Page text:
TNA Wrestling attempted to go to war with WWE on Monday Nights by running TNA Impact! against WWE’s flagship show, Monday Night RAW, during the same time slot of 9 pm. TNA also decided to remove the Monday Night replay from Thursday nights sending a message that fans could only watch TNA on Mondays, versus watching WWE on Mondays and then catching the replay on Thursdays.
Yet, in an age much different from the original Monday Night Wars, viewers now have the option to TiVo or DVR both programs at the same time. So the war between the two companies comes down to: Quality, and Exposure.
When TNA attempted its first live 3-hour venture on January 4th, it was a debacle in essence of quality, but it had decent exposure. The weeks leading up to January 4th, TNA Wrestling ran commercials during RAW, ECW, and SmackDown promoting TNA’s live show. TNA promised to finally bring out Hulk Hogan, who signed with the company back in October, on to the Impact! Zone. However, with the promise of the 3-hour live block sent chimes of the days of WCW, and wouldn’t you know it that on January 4th, the fans witnessed the return of Eric Bischoff. And if that wasn’t enough to get the juices flowing, than certainly the entrances of “The Outsiders” Scott Hall and Sean Waltman, later accompanied by Kevin Nash, is a dead giveaway that TNA was destined to fail like WCW did.
WCW was a great concept during the height of the Monday Night Wars, beating WWE for several weeks in the ratings. The problem now is that most of the talent that made WCW so great are too old to make much of a difference almost a decade later. As for the “Outsiders,” Scott Hall was noticeably intoxicated on the first night on the job; while Sean Waltman too damaged by drug abuse to even speak or even perform. So right off the bat, TNA presented itself with the destructive forces that caused WCW to cast down its younger talent.
Yet, The Hulkster promised that TNA would be different by aiming at building up the younger guys on the roster, but if you wanted to keep your spot you would have to work hard. Seemed like a great wrestling philosophy at the time, especially when “The Pope” D’Angelo Dinero became the #1 contender for the TNA World Heavyweight Title, things were looking up, brother. Then… things went out of hand when they had Pope lose the match at Lockdown, and the following night had Rob Van Dam win the strap.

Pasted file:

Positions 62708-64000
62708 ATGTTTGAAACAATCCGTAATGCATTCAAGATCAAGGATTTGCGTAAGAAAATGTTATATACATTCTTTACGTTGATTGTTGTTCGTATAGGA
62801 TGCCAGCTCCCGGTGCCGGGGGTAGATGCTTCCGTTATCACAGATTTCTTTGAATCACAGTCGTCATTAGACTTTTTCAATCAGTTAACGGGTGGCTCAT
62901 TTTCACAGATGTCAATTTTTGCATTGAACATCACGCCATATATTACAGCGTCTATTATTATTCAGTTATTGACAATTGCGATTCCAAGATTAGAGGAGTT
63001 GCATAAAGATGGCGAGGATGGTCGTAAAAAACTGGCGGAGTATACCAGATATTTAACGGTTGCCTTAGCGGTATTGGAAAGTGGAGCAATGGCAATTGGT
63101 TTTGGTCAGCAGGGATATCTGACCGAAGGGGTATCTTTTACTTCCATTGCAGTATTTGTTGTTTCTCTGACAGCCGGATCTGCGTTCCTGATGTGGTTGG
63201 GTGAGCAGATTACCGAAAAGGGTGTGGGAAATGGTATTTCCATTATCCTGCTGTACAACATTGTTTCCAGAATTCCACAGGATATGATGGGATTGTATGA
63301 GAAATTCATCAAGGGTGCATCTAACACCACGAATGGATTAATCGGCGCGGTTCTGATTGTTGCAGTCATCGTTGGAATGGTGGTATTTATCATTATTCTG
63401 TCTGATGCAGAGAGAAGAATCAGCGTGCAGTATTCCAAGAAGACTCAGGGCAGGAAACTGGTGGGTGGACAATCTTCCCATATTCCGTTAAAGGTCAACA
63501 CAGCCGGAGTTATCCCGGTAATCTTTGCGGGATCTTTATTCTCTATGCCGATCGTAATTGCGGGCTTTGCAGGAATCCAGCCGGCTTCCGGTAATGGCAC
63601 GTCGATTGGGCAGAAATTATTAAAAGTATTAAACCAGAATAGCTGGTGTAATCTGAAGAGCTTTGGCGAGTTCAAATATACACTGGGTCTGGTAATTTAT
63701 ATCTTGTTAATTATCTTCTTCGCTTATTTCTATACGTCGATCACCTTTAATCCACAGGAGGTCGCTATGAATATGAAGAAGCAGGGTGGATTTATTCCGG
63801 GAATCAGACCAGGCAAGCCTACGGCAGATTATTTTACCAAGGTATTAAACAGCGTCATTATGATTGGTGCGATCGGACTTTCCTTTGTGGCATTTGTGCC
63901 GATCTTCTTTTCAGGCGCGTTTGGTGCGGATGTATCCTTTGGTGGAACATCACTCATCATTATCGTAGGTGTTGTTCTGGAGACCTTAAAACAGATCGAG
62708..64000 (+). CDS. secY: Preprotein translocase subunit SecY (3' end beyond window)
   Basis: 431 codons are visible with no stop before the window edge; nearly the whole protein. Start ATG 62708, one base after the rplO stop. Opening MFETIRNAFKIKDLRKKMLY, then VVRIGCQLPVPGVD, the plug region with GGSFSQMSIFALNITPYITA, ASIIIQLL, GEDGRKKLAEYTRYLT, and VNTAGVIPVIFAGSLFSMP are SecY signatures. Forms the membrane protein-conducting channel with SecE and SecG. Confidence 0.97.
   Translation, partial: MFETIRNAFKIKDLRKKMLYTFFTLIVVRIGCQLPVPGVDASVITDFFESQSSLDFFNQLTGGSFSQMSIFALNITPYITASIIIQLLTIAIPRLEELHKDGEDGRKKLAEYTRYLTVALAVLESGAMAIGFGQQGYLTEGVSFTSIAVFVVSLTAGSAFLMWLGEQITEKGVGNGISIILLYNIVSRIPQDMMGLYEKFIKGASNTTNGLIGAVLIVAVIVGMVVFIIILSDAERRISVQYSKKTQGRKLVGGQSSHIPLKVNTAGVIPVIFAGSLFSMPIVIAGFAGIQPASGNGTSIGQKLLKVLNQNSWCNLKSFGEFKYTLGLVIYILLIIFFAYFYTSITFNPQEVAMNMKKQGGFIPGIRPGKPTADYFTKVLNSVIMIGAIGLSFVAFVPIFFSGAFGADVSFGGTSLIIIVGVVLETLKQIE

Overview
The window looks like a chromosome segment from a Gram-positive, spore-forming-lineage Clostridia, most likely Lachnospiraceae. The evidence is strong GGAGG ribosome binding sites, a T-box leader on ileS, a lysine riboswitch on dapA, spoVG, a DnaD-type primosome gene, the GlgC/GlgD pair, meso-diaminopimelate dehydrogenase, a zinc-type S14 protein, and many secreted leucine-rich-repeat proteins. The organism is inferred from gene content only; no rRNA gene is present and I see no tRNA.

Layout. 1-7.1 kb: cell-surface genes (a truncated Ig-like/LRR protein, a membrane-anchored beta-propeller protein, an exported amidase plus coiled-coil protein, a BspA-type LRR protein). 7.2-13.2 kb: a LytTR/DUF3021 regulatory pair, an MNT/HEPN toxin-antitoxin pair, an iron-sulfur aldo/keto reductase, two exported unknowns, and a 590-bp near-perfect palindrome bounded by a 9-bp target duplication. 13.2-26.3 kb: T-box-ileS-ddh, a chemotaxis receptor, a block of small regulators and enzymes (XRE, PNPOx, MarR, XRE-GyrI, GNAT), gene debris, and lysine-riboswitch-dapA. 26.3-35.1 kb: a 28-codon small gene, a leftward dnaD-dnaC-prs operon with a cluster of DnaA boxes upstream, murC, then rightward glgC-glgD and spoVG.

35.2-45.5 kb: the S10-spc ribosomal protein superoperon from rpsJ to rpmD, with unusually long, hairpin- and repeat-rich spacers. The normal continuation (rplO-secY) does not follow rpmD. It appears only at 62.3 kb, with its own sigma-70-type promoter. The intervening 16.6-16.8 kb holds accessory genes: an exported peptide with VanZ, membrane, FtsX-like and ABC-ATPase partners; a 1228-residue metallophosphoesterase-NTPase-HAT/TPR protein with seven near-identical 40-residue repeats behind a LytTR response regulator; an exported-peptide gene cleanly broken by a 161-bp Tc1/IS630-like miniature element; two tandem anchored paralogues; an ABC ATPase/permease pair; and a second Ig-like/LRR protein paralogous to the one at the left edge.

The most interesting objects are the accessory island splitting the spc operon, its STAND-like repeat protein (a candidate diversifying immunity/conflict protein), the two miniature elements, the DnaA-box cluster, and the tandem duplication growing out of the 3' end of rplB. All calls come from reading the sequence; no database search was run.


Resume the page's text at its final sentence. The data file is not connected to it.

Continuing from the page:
The Hogan-Bischoff regime took a prominent wrestling promotion such as TNA and completely tore it down within four months. First off, TNA should have never moved to Monday Nights because it is no where near as organized as the WWE. Second, H-B turned A.J. Styles the most gifted pure “original” athlete in all of TNA and turned him into a cheap protegé of “The Nature Boy” Ric Flair. Third, should never have hired problematic veterans: Scott Hall, Sean Waltman, and The Nasty Boys. Fourth, should not have allowed the TNA Knockout division to diminish in credibility the way it did. And finally, actually kept to the promise of building and creating new stars.
TNA were determined to go head to head with WWE on the 9-11 slot, but it later turned into the 8-10 – allowing fans a head start in watching TNA. But with the ratings plummeting, SpikeTV had no choice but to cart TNA back to Thursday Nights. Hogan and Bischoff lost sight of their original goal, and hopefully this will bring about a better TNA. The TNA World Heavyweight Champion, Rob Van Dam had this to say about TNA moving back to Thursdays, “I think instead of dividing the fans, Thursdays offer more accessibility and should allow for us to grow,” said in his blog on RobVanDam.com.